Pilot collects the list of services and their endpoints along with the network label of each. Currently, this is done directly from the Kubernetes API masters by Pilot but will soon be replaced with a flow where Pilot receives information only from Galley. Endpoints under the same service name are assumed to be part of the same service. That is, endpoints of service “login” in one cluster are identical and directly interchangeable with endpoints of any and all other “login” services in other clusters.
Sidecar proxies provide their own network label when connecting to Pilot and receive an endpoint set that contains IP addresses for all local instances and gateway IP addresses for instances in remote clusters. Since all belong the same service (or upstream), Envoy can load balance the request between local and remote endpoints. To facilitate some form of load distribution, the weight assigned to gateway endpoints is skewed to reflect the number of instances that the gateway “front-ends.”
The design benefits from having the list of clusters and remotes centralized in one location, giving a sort of mesh-wide view into participating clusters.
Due to the use of SNI-based routing, routing control is simplified and configuration minimized. Since the SNI field is used to propagate arbitrary information, all of the existing Istio routing functions, including for example subsets and percentage based routing, could be made to work.
From a management perspective, the mesh functions as a single logical domain: all services are exposed to all clusters (and Istio RBAC policies could be used to limit access if desired), instances from different clusters are assumed identical if they share a service name, “control plane” cluster access to remote API masters is enabled, etc.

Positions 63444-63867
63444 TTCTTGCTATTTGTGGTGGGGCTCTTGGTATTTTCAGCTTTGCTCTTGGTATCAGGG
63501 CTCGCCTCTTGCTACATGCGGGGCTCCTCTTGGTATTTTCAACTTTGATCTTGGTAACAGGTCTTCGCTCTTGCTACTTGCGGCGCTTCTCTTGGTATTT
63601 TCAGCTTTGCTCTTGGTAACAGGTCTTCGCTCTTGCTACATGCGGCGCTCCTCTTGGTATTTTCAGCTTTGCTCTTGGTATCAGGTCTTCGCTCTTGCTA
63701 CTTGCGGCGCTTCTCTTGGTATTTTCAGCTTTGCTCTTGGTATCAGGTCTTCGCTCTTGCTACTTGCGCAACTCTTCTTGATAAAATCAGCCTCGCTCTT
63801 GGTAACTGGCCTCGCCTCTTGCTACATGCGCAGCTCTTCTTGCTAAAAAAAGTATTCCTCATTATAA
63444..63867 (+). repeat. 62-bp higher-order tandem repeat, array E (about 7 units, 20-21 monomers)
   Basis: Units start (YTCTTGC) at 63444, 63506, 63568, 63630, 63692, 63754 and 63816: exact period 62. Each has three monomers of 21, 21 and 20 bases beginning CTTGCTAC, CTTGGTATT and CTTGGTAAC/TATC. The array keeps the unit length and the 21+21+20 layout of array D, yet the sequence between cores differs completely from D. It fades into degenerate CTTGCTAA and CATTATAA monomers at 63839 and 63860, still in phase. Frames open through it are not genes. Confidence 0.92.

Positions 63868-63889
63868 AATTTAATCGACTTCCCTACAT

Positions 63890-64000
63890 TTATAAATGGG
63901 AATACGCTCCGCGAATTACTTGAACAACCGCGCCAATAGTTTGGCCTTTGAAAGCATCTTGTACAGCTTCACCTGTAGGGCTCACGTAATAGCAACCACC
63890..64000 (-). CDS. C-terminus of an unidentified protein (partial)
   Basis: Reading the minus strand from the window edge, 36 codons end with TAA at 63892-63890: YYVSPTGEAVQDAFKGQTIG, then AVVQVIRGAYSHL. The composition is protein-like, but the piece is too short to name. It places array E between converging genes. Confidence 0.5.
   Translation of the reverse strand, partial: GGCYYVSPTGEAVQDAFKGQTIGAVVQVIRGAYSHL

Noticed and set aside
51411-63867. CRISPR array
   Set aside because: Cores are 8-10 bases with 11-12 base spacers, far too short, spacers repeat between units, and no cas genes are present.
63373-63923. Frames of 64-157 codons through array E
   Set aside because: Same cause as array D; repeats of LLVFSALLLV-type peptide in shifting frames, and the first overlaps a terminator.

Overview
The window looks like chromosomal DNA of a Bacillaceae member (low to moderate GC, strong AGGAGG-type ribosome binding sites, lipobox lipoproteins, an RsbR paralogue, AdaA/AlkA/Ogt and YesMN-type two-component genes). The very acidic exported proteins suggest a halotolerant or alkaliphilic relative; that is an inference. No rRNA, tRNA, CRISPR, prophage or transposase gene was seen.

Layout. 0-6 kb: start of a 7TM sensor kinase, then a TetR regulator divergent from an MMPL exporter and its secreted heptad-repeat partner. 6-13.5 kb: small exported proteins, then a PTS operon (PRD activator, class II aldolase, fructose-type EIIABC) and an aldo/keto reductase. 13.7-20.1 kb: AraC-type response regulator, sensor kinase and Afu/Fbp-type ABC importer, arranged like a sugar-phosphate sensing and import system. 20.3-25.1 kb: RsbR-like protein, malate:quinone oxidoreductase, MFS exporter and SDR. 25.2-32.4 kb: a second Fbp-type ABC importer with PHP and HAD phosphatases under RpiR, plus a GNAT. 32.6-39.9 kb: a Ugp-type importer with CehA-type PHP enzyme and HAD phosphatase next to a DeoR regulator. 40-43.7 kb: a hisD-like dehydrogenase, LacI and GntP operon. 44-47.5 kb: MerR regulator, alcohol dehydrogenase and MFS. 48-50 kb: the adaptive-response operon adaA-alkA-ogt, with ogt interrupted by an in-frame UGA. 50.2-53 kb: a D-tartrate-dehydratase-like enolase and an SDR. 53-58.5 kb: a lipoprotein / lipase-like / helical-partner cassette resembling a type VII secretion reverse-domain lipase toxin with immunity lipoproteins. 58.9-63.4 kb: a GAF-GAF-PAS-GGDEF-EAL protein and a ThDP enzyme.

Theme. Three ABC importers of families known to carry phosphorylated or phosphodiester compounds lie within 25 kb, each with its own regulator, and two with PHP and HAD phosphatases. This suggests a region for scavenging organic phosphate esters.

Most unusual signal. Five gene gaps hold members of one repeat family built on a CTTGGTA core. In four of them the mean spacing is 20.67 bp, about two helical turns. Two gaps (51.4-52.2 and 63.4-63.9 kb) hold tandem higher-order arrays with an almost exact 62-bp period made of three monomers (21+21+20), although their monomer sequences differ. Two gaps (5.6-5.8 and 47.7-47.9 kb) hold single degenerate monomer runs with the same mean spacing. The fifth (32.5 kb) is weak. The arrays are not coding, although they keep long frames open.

In this architecture:
Only gateways need to be routable from clusters, and internal network CIDRs are not exposed.
Pass-through mTLS (for SNI routing) via gateways.
Root CA configuration needs to be managed by the user.
Gateway connectivity is another feature introduced in Istio 1.1. Like Split Horizon EDS, it uses gateways and SNI for inter-cluster connectivity and communications. However, it is more aligned with a mesh federation pattern, where each cluster could be managed separately and independently and services in the local cluster and remote clusters are not merged.
Gateway connectivity relies on DNS resolution to allow services to resolve to local or remote instances. The pod’s DNS resolution is modified to add a “.global” search suffix as a fall-back option, in addition to the default “cluster.local” and “<namespace>.cluster.local” suffixes used by Kubernetes.
Remote services are configured using a service entry which includes a “.global” service name, a destination gateway of a remote cluster, an unallocated host local, or loopback address (i.e., 127.0.0.0/8 but not 127.0.0.1). These addresses are not routable outside the pod and are only used to allow name resolution to complete and the client to create a socket connection that can be intercepted by Envoy. The administrator is responsible for assigning a unique host local address to each remote service.
When a workload attempt resolves service name “foo,” the DNS client assumes it is not a fully qualified domain name (the client is configured to treat any name with less than two dots as incomplete, and this is also a DNS configuration added by Kubernetes) and starts iterating through the list of suffixes. That is, “foo.ns.cluster.local,” “foo.cluster.local,” etc. If the target service name is local, it would resolve to the in-cluster service VIP. Otherwise, it will continue processing through the suffix list, ultimately trying to resolve the “foo.ns.global” name. The cluster’s DNS server is configured to forward the “.global” zone to an Istio CoreDNS server, which is also deployed in the cluster. The extension uses the service entry definition to return a host local address to the client, which uses it to create a new connection that is intercepted and SNI routed by Envoy.
Note that all these cluster DNS configurations (e.g., zone forwarding, suffix list additions, etc.) typically require admin privileges.